17. Abel MD, Carrasco LR. Ehlers–Danlos syndrome: classifications, oral manifestations, and dental considerations. Oral Surg Oral Med Oral Pathol Oral Radiol Oral Endod. 2006;102(5):582–90.

    Article  Google Scholar 

  18. Moore MM, Votava JM, Orlow SJ, Schaffer JV. Ehlers–Danlos syndrome type VIII: periodontitis, easy bruising, marfanoid habitus, and distinctive facies. J Am Acad Dermatol. 2006;55(2 Suppl):S41–5.

    Article  Google Scholar 

  19. Berglund B, Björck E. Women with Ehlers–Danlos syndrome experience low oral health–related quality of life. J Orofac Pain. 2012;26(4):307–14.

    PubMed  Google Scholar 

  20. De Coster PJ, Martens LC, De Paepe A. Oral health in prevalent types of Ehlers–Danlos syndromes. J Oral Pathol Med. 2005;34(5):298–307.

    Article  Google Scholar 

  21. Tinkle B, Castori M, Berglund B, Cohen H, Grahame R, Kazkaz H, Levy H. Hypermobile Ehlers–Danlos syndrome (a.k.a. Ehlers–Danlos syndrome Type III and Ehlers–Danlos syndrome hypermobility type): clinical description and natural history. Am J Med Genet C Semin Med Genet. 2017;175(1):48–69.

    Article  Google Scholar 

  22. Hagberg C, Korpe L, Berglund B. Temporomandibular joint problems and self-registration of mandibular opening capacity among adults with Ehlers–Danlos syndrome. A questionnaire study. Orthod Craniofac Res. 2004;7(1):40–6.

    Article  Google Scholar 

  23. Malfait F, De Coster P, Hausser I, van Essen AJ, Franck P, Colige A, Nusgens B, Martens L, De Paepe A. The natural history, including orofacial features of three patients with Ehlers–Danlos syndrome, dermatosparaxis type (EDS Type VIIC). Am J Med Genet A. 2004;131(1):18–28.

    Article  Google Scholar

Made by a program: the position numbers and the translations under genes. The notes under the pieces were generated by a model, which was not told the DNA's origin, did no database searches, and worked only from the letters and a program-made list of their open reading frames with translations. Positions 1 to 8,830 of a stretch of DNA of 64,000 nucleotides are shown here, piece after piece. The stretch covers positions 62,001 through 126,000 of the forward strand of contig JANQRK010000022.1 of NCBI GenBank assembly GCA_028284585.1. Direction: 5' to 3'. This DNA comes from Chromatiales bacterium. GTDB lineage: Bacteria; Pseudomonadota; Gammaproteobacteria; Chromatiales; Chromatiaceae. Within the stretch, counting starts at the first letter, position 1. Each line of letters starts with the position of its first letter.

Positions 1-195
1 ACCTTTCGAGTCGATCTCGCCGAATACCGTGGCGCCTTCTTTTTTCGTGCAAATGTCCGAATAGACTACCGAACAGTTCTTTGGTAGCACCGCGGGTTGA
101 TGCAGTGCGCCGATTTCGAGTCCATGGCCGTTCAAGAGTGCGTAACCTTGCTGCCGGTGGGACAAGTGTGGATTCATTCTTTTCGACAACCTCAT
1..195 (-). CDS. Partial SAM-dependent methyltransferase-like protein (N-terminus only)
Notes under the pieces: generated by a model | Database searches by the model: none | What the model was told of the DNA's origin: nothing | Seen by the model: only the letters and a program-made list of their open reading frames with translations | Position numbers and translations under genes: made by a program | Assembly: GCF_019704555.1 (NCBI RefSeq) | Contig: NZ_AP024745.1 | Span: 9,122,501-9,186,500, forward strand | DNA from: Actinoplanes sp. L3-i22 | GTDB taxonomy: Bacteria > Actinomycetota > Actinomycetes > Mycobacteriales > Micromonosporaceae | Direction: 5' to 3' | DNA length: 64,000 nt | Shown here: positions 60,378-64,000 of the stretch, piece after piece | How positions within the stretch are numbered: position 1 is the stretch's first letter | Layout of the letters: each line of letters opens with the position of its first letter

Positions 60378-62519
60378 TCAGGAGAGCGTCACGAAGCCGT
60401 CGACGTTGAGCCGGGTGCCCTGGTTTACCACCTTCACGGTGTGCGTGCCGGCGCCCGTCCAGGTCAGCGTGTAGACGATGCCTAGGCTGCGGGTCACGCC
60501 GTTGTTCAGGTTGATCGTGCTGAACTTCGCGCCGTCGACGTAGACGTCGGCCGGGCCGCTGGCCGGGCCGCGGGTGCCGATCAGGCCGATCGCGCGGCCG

24. De Coster PJ, Malfait F, Martens LC, De Paepe A. Unusual oral findings in dermatosparaxis (Ehlers–Danlos syndrome type VIIC). J Oral Pathol Med. 2003;32(9):568–70.

    Article  Google Scholar 

  25. Mayer K, Kennerknecht I, Steinmann B. Clinical utility gene card for: Ehlers–Danlos syndrome types I–VII—update 2012. Eur J Hum Genet. 2013;21(1):118.

    Article  Google Scholar 

  26. Chopra P, Tinkle B, Hamonet C, Brock I, Gompel A, Bulbena A, Francomano C. Pain management in the Ehlers–Danlos syndromes. Am J Med Genet C Semin Med Genet. 2017;175(1):212–9.

    Article  Google Scholar 

  27. Engelbert RH, Juul-Kristensen B, Pacey V, de Wandele I, Smeenk S, Woinarosky N, Sabo S, Scheper MC, Russek L, Simmonds JV. The evidence-based rationale for physical therapy treatment of children, adolescents, and adults diagnosed with joint hypermobility syndrome/hypermobile Ehlers–Danlos syndrome. Am J Med Genet C Semin Med Genet. 2017;175(1):158–67.

    Article  Google Scholar 

  28. Ericson WB Jr, Wolman R. Orthopaedic management of the Ehlers–Danlos syndromes. Am J Med Genet C Semin Med Genet. 2017;175(1):188–94.

    Article  Google Scholar 

Download references


No acknowledgements.


Not applicable.

Author information

Authors and Affiliations